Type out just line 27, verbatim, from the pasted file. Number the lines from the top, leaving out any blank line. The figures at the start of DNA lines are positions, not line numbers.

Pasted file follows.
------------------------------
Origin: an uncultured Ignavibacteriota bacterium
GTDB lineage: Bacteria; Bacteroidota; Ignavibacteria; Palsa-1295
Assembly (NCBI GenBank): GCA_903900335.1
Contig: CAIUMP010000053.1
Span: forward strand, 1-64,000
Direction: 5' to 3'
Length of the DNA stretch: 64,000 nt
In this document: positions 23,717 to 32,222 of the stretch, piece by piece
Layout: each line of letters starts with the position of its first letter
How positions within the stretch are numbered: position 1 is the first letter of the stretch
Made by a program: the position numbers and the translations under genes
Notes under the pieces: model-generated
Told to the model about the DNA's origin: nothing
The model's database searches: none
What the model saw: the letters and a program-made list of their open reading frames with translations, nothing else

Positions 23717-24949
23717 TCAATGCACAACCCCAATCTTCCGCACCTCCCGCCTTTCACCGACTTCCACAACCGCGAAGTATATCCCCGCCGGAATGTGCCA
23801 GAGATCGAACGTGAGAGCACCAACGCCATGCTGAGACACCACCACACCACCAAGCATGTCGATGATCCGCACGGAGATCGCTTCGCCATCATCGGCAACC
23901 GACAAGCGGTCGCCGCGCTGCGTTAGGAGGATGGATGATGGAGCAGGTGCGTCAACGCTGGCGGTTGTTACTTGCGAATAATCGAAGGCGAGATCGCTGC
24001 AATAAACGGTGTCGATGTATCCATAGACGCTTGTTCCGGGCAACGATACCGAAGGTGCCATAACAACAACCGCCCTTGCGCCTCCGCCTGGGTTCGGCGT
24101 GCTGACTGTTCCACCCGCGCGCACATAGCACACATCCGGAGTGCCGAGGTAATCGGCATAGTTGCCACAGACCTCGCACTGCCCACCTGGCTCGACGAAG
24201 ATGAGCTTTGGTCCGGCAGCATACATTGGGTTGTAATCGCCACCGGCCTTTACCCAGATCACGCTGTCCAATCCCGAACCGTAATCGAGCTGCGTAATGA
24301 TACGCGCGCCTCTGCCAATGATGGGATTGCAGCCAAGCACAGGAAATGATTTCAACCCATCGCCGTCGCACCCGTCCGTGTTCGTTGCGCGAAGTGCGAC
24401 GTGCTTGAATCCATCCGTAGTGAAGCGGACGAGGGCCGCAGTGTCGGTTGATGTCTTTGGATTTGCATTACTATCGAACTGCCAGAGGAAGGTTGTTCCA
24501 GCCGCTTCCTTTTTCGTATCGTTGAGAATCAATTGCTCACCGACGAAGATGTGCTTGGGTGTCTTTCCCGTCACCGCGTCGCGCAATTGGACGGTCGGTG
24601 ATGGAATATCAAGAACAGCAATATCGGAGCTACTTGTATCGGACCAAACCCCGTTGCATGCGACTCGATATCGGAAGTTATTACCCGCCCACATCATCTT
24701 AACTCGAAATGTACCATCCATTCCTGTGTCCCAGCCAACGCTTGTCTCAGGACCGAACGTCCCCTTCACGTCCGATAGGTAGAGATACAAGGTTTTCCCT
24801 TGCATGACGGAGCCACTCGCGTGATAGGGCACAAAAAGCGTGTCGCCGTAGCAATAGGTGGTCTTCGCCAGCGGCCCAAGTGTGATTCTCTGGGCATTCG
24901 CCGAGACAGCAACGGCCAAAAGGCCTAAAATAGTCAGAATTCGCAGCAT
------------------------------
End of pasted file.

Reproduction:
24701 AACTCGAAATGTACCATCCATTCCTGTGTCCCAGCCAACGCTTGTCTCAGGACCGAACGTCCCCTTCACGTCCGATAGGTAGAGATACAAGGTTTTCCCT